Linux For Real People: Ubuntu

I’ve been hearing a lot of buzz lately about the new-ish Ubuntu Linux project, so this weekend I decided to blow away my Fedora Core partition and take Ubuntu for a spin. Why not? Worst case, I have to reinstall Fedora, which isn’t hard to do.

However, after tinkering with Ubuntu a little, I don’t think I’ll be reinstalling FC anytime soon.

Ubuntu’s stated mission is to build a Linux distribution that “Just Works”, and they’ve come impressively close to doing that.

I checked out the latest version of Ubuntu — Ubuntu 5.04, aka “Hoary Hedgehog”. (The funny-sounding names come from Ubuntu’s South African roots; it’s a project of Mark Shuttleworth, the maverick South African gazillionaire who bought himself a ride on the Russian Soyuz spacecraft in 2002.)

The install was quick and easy; unlike Fedora, Ubuntu’s installer is completely text-based, but it’s easy to use and understand nonetheless. You see right from the start one way Ubuntu is different from most Linux distros — there’s only one CD-ROM, where most ship with three or four (or a DVD-ROM).

That’s because Ubuntu is based on Debian Linux, which means it inherits Debian’s enviable software updating system, “apt”. This lets Ubuntu take a disciplined approach to building their distro: they ship a core set of applications with the OS that they believe are best of breed (OpenOffice, Firefox, Ximian Evolution, etc.). All other applications are omitted, which lets them get the whole shebang on one CD. If you want other apps, though — say, if you prefer Thunderbird to Evolution for e-mail — you can install it directly from apt, rather than having to have it on the CD.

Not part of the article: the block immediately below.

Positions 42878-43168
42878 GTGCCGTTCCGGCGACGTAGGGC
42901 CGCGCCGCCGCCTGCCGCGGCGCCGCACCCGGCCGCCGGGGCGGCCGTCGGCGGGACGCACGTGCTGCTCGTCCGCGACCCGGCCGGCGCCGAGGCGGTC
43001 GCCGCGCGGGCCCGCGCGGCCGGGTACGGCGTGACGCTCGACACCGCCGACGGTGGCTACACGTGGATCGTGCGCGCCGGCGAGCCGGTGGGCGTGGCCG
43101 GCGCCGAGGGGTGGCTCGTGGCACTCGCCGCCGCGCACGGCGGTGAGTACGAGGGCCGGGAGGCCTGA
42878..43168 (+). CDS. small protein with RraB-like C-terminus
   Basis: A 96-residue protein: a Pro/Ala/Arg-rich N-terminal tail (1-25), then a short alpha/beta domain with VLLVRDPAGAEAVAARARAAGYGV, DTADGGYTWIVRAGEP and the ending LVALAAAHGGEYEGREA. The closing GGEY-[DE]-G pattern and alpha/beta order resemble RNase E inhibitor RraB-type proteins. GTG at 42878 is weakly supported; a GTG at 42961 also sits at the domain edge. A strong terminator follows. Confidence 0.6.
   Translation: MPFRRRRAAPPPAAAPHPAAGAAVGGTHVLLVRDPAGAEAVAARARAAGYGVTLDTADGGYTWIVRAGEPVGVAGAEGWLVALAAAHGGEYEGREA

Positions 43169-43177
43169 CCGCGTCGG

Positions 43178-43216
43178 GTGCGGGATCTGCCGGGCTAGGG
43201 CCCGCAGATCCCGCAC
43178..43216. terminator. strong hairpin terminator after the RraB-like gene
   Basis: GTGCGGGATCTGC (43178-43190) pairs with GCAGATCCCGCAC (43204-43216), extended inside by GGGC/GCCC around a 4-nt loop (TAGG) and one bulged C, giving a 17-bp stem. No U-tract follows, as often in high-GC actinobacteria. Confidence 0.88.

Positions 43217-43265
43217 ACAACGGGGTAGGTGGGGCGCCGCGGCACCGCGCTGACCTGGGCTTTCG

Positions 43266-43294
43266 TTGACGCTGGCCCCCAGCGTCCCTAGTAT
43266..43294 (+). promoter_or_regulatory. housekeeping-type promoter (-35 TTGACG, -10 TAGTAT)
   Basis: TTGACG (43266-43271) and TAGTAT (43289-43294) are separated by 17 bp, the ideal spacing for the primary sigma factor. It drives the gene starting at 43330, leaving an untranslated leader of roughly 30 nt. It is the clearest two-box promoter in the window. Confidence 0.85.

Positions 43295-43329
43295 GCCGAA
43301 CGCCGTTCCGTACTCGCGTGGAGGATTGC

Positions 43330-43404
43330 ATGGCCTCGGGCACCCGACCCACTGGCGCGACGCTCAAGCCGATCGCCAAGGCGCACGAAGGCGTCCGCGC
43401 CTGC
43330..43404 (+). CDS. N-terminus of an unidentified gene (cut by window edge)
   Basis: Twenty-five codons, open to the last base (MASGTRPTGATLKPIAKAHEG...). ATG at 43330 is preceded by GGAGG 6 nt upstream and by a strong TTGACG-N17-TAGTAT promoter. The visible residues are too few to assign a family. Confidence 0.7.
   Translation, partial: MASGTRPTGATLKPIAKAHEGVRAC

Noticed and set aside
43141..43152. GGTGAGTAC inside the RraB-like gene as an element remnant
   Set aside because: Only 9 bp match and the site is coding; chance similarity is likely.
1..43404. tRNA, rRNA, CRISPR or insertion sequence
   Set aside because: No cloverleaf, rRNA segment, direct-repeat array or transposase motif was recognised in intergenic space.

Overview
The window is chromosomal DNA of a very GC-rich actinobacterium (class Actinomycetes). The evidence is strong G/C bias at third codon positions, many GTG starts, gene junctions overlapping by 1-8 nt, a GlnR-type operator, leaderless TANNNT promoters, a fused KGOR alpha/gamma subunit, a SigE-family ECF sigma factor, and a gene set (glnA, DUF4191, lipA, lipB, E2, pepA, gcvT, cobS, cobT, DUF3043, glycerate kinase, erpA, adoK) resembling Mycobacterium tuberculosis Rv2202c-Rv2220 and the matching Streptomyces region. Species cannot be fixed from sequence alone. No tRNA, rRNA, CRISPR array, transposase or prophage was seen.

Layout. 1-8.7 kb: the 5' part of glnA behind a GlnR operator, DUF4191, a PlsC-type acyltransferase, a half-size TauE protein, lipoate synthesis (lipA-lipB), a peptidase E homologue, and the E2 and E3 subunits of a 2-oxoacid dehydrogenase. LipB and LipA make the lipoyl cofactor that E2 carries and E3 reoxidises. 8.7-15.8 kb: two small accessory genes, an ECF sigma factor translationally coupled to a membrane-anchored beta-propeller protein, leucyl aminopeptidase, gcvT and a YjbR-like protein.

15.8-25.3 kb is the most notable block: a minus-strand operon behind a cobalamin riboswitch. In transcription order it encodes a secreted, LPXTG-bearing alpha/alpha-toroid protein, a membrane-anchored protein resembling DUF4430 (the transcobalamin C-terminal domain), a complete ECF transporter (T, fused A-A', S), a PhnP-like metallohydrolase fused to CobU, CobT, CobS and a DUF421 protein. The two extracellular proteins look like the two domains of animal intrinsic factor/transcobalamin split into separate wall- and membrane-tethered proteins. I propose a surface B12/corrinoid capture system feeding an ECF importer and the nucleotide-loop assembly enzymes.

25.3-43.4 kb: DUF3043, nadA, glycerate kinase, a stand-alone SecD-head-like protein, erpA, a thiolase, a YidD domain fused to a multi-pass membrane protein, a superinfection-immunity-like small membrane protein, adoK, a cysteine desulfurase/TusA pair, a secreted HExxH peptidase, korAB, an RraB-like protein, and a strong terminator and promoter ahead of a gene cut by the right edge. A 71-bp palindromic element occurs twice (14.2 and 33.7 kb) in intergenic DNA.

Taking this a step further, Ubuntu has the Synaptic front-end for apt included and nicely integrated with the system, so adding and updating apps is dead simple. Contrast this to the process of using Synaptic on Fedora, which is a bit of a pain. Since Fedora is an RPM-based distro, you need to get apt for RPM, then get Synaptic, then hunt down community apt-for-RPM repositories, and then you can get your software. Ubuntu, on the other hand, comes with apt and Synaptic, and already has several repositories configured:

  • main: Free software that is supported by Ubuntu
  • restricted: Non-Free software that is commonly enough used to be supported by Ubuntu
  • universe: Open-source and Free applications other than those supported by Ubuntu
  • multiverse: Non-Free applications not supported by Ubuntu

When you first log in, only main and restricted are activated; if you want to pull from universe or multiverse, you need to go into Synaptic’s repository manager and turn them on. This gives newbies the “shopping mall in the sky” feeling of apt/Synaptic without leading them into downloading unsupported apps unless they know what they’re doing.

The graphical look and feel of Ubuntu is very nice too. It’s based on the GNOME desktop environment, and it feels quite clean and responsive. (If you prefer KDE, you can grab it from universe without problems, or simply choose Kubuntu, a derivative project that takes Ubuntu and swaps KDE for GNOME). Fedora’s look and feel are fine, but there are places where it feels rough as they try to merge KDE and GNOME together in an effort to be agnostic. Ubuntu’s “pick and stick” approach seems the better way to go (even if it means I lose access to KDE-only apps — since most have an analogue in the GNOME world anyway, and all the big boys are fine with GNOME).

So yeah, first impression: Ubuntu is pretty damn well put together. It’s solid, focused, and well-designed. I’m sure I’ll find things to be annoyed with eventually, but none have sprung up yet.

Linux for Mom? Maybe not quite yet. But we’re getting there…